Red-Eared Sliders Regaining Popularity: That Might Not Be So Great


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I can’t believe it’s still “a thing,” spontaneously buying red-eared slider turtles. Back in the day, in the 1950’s and ‘60 into the early 70’s, these turtles were commonly kept as pets. Typically, though, they suffered from poor care.

Turtles lucky enough to survive this sort of environment quickly outgrow it. When they do, many are given up to rescue groups

Their habitats were plastic containers with a plastic tropical looking palm and a small place to swim. Water would become soiled quickly, and that likely precipitated the occurrences of salmonella. The turtles didn’t get sick from salmonella but they did get sick from unsuitable living in conditions, not to mention inadequate diets. In 1975, the U.S. government banned sales of these turtle because of salmonella which even killed some people and made others sick, not having anything to do with turtle care.

In defense, dating to the 1950’s, little was known about the care of red-eared sliders, but today much more is understood and there are veterinarians who specialize at treating reptiles. With proper care and nutrition, red-eared slides will grow to be about a food long (males a tad less) and can easily live over 20 years.

As Federal restrictions on red-eared slider sales have eased, they are again being sold at places like street markets and fairs – and naturally at pet stores. However, there are reports of pets stores even keeping them in overcrowded conditions.

Parents don’t always know about the salmonella threat – easily eliminated with thorough soap and water hand washing. But without adult supervision, washing hands is not something all children do well. And like all pets, an impulsive purchase is NEVER a good idea. But these turtles sell cheaply and so do often inadequate habitats.

Red-eared sliders are omnivores and will eat about anything, and a variety is healthy for them, supplemented with commercial turtle pellets. Everything from little pieces of chicken or shrimp, a bit of egg, mealworms, tuna or salmon in small quantities along with green or red/green lettuces and berries or cut up apple, cantelope and other fruits. Change it up.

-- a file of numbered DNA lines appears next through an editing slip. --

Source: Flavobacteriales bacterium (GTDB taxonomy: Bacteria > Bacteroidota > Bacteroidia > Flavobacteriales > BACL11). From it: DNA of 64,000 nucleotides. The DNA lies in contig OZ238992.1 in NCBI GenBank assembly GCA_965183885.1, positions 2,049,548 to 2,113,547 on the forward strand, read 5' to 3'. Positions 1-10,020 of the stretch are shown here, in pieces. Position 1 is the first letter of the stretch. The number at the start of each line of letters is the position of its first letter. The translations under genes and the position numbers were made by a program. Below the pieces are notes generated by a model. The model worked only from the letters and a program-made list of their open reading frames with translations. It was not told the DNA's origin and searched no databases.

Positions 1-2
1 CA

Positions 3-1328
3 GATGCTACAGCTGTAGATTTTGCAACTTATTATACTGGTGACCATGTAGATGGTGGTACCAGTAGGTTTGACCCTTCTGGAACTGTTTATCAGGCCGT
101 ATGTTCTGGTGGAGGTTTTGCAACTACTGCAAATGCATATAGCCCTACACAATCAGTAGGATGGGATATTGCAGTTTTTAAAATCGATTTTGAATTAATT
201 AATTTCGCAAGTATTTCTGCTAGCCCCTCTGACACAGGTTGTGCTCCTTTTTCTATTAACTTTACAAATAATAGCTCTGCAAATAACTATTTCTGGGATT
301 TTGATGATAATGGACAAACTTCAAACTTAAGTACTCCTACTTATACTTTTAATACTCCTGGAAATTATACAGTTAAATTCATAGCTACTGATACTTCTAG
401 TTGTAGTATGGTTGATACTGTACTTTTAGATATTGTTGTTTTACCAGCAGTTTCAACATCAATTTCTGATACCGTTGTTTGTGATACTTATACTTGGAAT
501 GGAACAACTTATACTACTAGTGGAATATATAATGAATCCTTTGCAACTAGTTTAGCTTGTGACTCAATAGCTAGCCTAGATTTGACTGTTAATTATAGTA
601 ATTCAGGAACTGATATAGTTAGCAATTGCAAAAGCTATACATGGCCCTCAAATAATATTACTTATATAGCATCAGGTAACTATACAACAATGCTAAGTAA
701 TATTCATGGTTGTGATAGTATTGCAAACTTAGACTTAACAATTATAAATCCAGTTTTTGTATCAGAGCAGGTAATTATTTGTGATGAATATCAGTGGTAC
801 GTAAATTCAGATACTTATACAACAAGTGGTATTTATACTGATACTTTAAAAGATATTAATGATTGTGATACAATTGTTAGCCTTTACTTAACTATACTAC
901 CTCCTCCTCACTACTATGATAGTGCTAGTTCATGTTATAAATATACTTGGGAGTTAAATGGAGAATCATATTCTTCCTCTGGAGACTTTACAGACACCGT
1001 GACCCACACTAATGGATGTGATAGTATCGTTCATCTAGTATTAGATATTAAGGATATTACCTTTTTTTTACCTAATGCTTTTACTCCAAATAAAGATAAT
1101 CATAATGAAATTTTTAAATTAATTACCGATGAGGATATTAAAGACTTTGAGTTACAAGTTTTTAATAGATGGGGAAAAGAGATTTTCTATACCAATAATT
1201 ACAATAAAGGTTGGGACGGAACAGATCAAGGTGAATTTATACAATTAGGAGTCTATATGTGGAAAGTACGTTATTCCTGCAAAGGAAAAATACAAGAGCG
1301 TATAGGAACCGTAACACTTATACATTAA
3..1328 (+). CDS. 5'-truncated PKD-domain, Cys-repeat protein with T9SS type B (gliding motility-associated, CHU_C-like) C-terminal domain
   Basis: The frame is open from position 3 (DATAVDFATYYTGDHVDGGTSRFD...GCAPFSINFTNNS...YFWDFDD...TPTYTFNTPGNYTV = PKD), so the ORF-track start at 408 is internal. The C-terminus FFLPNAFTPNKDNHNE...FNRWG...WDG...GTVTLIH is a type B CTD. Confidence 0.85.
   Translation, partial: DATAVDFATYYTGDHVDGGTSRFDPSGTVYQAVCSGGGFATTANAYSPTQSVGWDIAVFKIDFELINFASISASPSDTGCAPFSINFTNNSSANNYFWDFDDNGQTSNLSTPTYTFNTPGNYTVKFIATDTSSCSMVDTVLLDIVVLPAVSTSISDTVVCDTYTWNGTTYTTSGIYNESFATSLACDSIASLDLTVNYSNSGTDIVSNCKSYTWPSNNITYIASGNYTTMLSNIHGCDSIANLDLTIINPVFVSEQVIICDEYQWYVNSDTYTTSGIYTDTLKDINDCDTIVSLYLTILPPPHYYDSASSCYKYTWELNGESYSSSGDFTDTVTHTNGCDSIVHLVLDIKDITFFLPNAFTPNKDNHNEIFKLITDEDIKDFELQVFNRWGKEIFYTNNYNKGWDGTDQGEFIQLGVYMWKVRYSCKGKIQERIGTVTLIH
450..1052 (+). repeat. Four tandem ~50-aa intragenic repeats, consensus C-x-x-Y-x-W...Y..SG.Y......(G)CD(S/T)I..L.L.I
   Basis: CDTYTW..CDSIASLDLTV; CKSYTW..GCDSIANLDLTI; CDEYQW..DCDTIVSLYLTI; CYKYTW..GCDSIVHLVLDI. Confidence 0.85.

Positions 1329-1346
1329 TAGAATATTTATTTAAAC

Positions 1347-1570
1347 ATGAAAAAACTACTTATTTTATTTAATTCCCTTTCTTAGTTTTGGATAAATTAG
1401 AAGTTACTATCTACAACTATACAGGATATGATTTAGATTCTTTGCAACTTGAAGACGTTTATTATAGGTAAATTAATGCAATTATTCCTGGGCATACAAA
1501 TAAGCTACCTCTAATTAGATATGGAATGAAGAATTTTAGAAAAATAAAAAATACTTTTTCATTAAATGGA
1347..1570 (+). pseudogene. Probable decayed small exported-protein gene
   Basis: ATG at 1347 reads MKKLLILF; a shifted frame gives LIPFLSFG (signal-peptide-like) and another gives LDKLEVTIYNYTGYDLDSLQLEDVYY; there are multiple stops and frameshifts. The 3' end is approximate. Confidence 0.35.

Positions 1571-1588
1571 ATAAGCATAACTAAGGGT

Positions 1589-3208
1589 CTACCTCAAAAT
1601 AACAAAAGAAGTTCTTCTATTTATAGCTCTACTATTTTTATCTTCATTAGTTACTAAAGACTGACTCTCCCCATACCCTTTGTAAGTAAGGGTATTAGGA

Space is important as the turtles grow. Primary accessories to properly house a red-eared slider are a water filtration system, a water heater, a basking dock and a basking lamp. Because red-eared sliders are messy feeders and produce a lot of waste, so preferred may be a water filter that is rated at least double the amount of water in your turtle’s enclosure. This reduces the frequency of water changes that will be necessary.

To ensure proper health and growth of red-eared sliders, a basking light that provides UVB and UVA rays, to mimic the sun, is important. Purchase either a commercial turtle basking dock or create your own basking platform onto which your turtle can emerge from the water to soak up the artificial sunlight and dry off. Temperatures in the basking area should range from 85 to 90 degrees.

What’s most important:

*NEVER make an impulsive turtle (or any reptile) purchase.

*Research proper care. Books include “Animal Planet: Red-Eared Sliders,”by Katrina Smith“The Complete IDIOT’s Guide to Turtles & Tortoises,” by Liz Palika, and “Turtles and Tortoises for Dummies,” by Liz Palika.

And here’s a free online guide: https://www.allturtles.com/red-eared-slider/

*Purchasing an appropriate environment will cost more than the turtle – but it’s a necessity.

*Insure proper veterinary care throughout the turtle’s lifespan.

 

 

 

 

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Steve Dale is a certified animal behavior specialist who has been a trusted voice in the world of pet health for over 20 years. You have likely heard him on the radio, read him in print and online, and seen him speaking at events all over the world. His contributions to advancing pet wellness have earned him many an award and recognition around the globe.

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